I also think the ER's ability to take care of certain problems more efficiently is responsible for some of the overcrowding. Abdominal pain, chest pain, etc requires a workup that can only efficiently be done in the ER. If you're a primary care doc, trying to get lab and a stat CT of the abd done and the results back in a timely manner would be a logistical nightmare.

    I love it when the referring doc then calls and insists that the patient go straight back and not have to wait at triage. OR the patient says "my doctor told me to tell you I needed to go straight back." Oh, sure, he really gets to decide the triage order.

  2. I wonder if NPs are going to take over the gap left by fleeing PCPs?

  3. As an ER employee of >20 years, I must concur with pdx nurse in one regard. Nobody could be more aware than myself of the attitude towards utlizing the ER for non emergent care; but I have and will probably continue to do so. Caveat: I am a middle class, middle aged Blue Cross subscriber whose husband is a nurse at a large urban midwestern teaching hospital and I am a a MENSA member-not a neurotic, welfare, drug seeking type. What has first hand ER observation taught me? Hmmm....I develop new onset, fairly severe abdominal pain. I call my PCP of just over a year (whom I have seen only once in our "get acquainted" visit as I have no chronic medical maladies). Am told I can be squeezed in the next day (did I mention I have 5-6/10 RLQ pain)? See doctor next day. The entire time his gaze is concentrated somewhere above my left ear. Palpates my belly, asks a few questions (and sorry baby docs who are positive that only many years of technical, esoteric education enables them to know what questions to ask-and what the answers should be), I had already asked myself those questions, which I know from being "pimped" for many years by documenting H & Ps, physically ordering resultant tests, viewing the results and recording which further tests & meds are appropriate based on that information. A person of average intelligience can pick up a thing or two that way-over 20 yesrs! He seemed put out rather than otherwise when I gave him an excellent history without his having to ask -before you ID me as one of those smartasses, I'm really, really not-just not stupid & tired of being treated as though I am merely a bother whose every c/o must be somatic (this is a new phenomenom, didn't used to be this way). After watching him gaze into the air for awhile, I am sent out with instructions not to eat anything spicy (no, really?), a handful of out patient scripts (and an NSAID for my pain-pain seems to be an inconsequential consideration), and my co-pay receipt. It seems, hurting pretty badly and now a little worried, that I am to drive out to the county for my OP labs, and a plain KUB/upright. What he expected to find out from the KUB I have yet to discover. Tests showed nothing conclusive-pain dissipated over a few days-forgot about it. Six months later, pain returns-worse. Saw dr again-ordered same tests!! Left the office, drove straight to a county ER(waits are less and staff seem less harried). Had lab tests, US, and medicated effectively for pain. Paid $50copay vs. $15 @ dr office-OK by me. US revealed ovarian cyst, which must have ruptured spontaneously since I have had no return of symptoms. Tell me what incentive I have to see my PCP again? My own observation is that most ER regulars have figured this out as well. When I am ill or hurting, I need care and answers now-not a shrug of the shoulders and driving all over town, still hurting! I'm not a high maintenance patient by any means-but I want my doctor to treat me as he/she would treat themselves. Increasingly, neither I nor anyone of my acquaintance receives that except in an ER.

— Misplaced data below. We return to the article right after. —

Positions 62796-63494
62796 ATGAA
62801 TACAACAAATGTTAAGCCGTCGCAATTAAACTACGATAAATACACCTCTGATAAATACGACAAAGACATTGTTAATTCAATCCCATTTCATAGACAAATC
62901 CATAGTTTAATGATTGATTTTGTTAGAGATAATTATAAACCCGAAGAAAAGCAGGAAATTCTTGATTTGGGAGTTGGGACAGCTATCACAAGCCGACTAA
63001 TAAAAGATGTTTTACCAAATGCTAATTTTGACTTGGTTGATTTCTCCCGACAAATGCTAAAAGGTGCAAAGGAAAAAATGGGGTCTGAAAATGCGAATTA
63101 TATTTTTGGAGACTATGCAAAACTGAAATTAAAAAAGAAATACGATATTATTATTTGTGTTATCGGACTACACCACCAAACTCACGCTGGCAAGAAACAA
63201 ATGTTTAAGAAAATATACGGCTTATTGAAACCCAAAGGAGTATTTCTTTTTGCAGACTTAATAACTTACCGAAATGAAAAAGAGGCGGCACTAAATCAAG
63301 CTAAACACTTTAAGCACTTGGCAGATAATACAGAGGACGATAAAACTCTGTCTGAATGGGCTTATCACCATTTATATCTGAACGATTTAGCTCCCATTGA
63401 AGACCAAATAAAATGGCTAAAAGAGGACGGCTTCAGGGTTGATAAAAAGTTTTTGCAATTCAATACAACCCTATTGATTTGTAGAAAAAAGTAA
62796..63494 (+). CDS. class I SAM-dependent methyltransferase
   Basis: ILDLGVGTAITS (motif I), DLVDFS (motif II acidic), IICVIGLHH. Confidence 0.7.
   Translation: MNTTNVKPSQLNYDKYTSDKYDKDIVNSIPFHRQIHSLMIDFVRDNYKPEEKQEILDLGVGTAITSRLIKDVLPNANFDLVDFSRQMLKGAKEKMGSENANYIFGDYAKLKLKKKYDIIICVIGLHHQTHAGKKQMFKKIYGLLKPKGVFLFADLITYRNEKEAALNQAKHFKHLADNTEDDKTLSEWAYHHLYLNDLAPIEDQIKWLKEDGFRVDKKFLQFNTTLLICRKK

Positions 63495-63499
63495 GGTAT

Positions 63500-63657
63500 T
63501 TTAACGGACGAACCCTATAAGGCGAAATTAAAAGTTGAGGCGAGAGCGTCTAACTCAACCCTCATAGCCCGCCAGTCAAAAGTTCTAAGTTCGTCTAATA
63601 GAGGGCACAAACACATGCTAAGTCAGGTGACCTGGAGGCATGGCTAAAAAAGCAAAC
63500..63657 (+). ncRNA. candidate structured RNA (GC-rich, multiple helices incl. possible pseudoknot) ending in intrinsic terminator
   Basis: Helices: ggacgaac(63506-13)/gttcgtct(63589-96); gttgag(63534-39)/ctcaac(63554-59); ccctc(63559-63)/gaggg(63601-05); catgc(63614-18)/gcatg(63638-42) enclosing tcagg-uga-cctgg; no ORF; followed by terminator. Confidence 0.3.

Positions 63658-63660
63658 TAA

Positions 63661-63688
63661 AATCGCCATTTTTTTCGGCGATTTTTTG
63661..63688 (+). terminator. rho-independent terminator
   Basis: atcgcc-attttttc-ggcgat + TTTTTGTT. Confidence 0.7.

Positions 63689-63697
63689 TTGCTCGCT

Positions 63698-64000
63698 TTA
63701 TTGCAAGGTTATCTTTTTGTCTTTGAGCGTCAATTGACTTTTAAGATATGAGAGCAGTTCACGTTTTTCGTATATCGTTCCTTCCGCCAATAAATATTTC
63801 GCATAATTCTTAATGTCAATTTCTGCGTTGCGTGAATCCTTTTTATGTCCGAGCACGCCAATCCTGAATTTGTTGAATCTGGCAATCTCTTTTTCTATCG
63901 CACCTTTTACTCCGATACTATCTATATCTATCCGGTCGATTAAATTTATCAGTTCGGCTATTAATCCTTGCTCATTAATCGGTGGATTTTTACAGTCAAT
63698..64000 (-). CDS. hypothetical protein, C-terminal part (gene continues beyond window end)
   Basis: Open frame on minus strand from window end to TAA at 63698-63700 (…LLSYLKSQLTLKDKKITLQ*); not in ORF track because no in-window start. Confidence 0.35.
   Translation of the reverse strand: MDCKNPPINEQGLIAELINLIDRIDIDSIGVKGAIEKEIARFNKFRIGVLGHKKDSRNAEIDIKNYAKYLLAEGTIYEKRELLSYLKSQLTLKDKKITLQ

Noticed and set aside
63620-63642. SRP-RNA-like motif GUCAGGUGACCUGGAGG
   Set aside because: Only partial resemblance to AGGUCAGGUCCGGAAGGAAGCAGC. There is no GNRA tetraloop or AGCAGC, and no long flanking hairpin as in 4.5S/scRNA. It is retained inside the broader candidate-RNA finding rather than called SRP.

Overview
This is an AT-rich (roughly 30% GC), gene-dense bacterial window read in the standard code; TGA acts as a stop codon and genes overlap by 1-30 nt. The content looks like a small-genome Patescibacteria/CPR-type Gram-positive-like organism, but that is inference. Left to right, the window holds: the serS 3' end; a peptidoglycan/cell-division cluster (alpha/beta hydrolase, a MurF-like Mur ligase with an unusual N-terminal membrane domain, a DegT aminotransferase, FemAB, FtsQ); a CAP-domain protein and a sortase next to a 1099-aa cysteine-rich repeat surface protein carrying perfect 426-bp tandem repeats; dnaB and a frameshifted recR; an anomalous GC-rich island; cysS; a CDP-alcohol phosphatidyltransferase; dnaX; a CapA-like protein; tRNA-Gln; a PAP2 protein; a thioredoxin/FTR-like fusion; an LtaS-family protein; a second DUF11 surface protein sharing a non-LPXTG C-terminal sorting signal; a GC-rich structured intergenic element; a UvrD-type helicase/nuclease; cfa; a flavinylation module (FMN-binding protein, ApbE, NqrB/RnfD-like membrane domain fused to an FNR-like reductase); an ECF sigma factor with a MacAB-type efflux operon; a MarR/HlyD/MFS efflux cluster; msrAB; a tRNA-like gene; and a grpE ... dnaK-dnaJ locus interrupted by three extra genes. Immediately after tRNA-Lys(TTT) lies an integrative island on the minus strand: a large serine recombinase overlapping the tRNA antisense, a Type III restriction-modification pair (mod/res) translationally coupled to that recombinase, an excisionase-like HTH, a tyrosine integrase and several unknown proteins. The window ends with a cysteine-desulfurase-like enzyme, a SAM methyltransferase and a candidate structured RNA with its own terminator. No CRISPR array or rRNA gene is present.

Note: Only a member of this blog may post a comment.